The capital of Spain’s Catalonia region, Barcelona is brimming with architecture, culture and wonderful food. Only have 24 hours in Barcelona? Here’s how to make the most of it! Our local Barcelona tour guides have put together a robust itinerary that makes the most of a short visit.
Hitting the streets of Barcelona at 7am means making the most of the day and getting to enjoy the quiet streets to yourself, before the city becomes crowded with people. Lose yourself in the narrow streets of the Gothic neighbourhood, where you’ll be transported to medieval times — without hundreds of tourists surrounding you. The Cathedral de Barcelona is not to be missed. After that, delight yourself with some churros con chocolate at La Pallaresa, which opens at 9am, then follow Ferran Street to La Rambla.
Enjoy a walk along La Rambla, the liveliest street in Barcelona. Go up towards Plaça Catalunya, and then to the Mercat de la Boquería, the most famous market in town. Known by the quality and variety of their ingredients, the market is also a good place to pick up a fruit juice.
Exit the market on La Rambla and head towards Plaça Catalunya, the heart of Barcelona. If you’re looking for more information on Barcelona, there’s also tourist office on the street. From there, visit the Passeig de Gràci, the most important avenue in Barcelona, and discover two Gaudí gems: La Casa Batlló and La Casa Milà (known more popularly as La Pedrera).
Take the metro on Passeig de Gràcia, or walk along Provença Street, to get to La Sagrada Família. This is architect Gaudí’s unfinished and biggest project — a massive church with both Gothic and modern design. Whether you explore it from the outside or in, it’s an impressive sight. But be warned: if you wish to check out the interior of the church, you’ll likely face a long queue. Tickets are priced from EUR 15 and it’s a good idea to book tickets online in advance.
If you’re discouraged by the queue at La Sagrada Família, thirsty, or tired of walking, it’s time for a vermouth! Close by, but hidden on the Passatge de Simó, you’ll find Sagrades Tannines. The tapas bar is an excellent place for vermouth and appetisers, where you can mingle with the locals. If you’re craving some delicious seafood for lunch, check out the nearby La Paradeta. The restaurant resembles a seafood stand like those at a market, where you can pick your fresh seafood and they will cook it for you. Unbeatable value for money in a casual atmosphere.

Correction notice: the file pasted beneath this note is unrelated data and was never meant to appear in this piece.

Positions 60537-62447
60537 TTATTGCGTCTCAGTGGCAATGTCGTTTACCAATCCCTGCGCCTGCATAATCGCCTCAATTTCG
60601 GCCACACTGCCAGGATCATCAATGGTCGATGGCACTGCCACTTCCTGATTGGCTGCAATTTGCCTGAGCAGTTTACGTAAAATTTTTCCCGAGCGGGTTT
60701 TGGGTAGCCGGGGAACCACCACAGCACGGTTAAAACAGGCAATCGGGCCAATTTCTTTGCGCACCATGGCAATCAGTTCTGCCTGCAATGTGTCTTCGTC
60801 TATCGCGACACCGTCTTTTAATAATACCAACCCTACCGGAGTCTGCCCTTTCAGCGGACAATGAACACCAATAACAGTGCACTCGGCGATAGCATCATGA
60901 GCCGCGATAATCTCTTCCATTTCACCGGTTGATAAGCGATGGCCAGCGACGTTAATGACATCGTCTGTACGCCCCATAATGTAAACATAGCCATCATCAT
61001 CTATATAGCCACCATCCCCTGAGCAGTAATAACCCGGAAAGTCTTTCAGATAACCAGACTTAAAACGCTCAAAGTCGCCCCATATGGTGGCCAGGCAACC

There’s nothing better than a nice stroll after lunch to settle the stomach. Head to El Parc de la Ciutadella, and depending on how energetic you feel, either take the metro or walk down Sardenya Street and Ribes Street. You’ll end up at the Arc de Triomf, a beautiful monument created as a main entrance to the Universal Exposition of 1888. Continue walking along the Passeig de Lluís Companys to the end the main entrance to the park.
El Parc de la Ciutadella is a mix of people chilling on the grass, or engaging in all sorts of activities such as yoga, dance, jogging or juggling. Check out the beautiful fountain, or wander around and find a shaded spot to rest. Take the side exit on to Avenue del Marquès d’Argentera and head to Passeig de Joan de Borbó.
We are now in La Barceloneta! This area used to be a fishing neighbourhood, but it has transformed into a great area to have tapas and hang out with friends. It has lots of authentic bars and, as you’d expect, fantastic seafood restaurants. If you walk along Passeig de Joan de Borbó, you’ll reach the Plaça del Mar, along the beach. Continue your stroll barefoot along the sand and head south. Put your shoes back on and enjoy a cocktail (and the view) at the glamorous Hotel W.
If you’re ready for dinner and if tapas is your thing, go to Jai-Ca on Ginebra Street, or for more upscale option head to 1881 per SAGARDI, which has a great terrace and cocktails.
Meet your English-speaking guide in front of the Art Centre Santa Monica at the bottom of the Ramblas (Metro Station ‘Drassanes’) before setting off on a Barcelona food tour like no other.